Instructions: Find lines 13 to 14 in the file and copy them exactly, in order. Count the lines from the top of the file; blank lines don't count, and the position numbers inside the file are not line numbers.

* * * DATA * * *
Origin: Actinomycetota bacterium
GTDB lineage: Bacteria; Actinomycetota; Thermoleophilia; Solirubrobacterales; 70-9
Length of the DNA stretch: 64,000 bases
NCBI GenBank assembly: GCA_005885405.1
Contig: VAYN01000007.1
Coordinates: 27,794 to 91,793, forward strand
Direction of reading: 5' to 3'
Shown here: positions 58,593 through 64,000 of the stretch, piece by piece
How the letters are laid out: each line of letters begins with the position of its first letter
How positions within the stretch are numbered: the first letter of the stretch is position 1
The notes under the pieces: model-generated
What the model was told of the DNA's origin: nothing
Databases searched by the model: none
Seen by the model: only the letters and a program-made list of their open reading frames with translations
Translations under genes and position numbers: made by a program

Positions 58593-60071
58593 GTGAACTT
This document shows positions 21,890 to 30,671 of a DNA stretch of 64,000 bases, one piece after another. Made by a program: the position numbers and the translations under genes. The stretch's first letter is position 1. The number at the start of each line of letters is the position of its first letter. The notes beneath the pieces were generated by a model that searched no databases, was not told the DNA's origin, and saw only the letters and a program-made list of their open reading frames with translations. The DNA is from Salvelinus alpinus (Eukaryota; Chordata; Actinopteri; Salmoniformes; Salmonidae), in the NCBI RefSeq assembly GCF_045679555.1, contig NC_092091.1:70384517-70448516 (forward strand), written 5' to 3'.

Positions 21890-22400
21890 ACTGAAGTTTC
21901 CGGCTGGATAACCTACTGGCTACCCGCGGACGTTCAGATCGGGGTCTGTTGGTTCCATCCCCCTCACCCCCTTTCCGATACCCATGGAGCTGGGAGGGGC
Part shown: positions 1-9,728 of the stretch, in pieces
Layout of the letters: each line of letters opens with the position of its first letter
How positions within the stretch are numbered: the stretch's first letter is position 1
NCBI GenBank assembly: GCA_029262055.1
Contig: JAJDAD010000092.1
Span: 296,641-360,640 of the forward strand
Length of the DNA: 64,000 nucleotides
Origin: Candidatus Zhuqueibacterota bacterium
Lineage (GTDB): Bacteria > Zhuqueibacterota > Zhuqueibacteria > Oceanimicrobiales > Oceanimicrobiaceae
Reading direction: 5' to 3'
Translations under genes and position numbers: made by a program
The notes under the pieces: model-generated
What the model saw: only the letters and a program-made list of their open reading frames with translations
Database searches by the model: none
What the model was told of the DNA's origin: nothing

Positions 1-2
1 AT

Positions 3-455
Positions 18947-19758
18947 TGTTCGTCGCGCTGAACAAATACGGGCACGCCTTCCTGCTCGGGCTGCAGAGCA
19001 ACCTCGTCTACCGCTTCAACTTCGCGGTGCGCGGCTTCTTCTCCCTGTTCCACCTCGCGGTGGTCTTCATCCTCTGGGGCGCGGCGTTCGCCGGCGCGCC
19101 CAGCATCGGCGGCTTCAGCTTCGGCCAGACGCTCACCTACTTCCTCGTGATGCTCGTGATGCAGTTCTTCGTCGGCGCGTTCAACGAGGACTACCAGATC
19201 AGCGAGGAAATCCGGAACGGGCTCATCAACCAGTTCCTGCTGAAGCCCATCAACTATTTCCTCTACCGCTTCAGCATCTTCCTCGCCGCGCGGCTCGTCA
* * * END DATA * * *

Databases searched by the model: none
Seen by the model: only the letters and a program-made list of their open reading frames with translations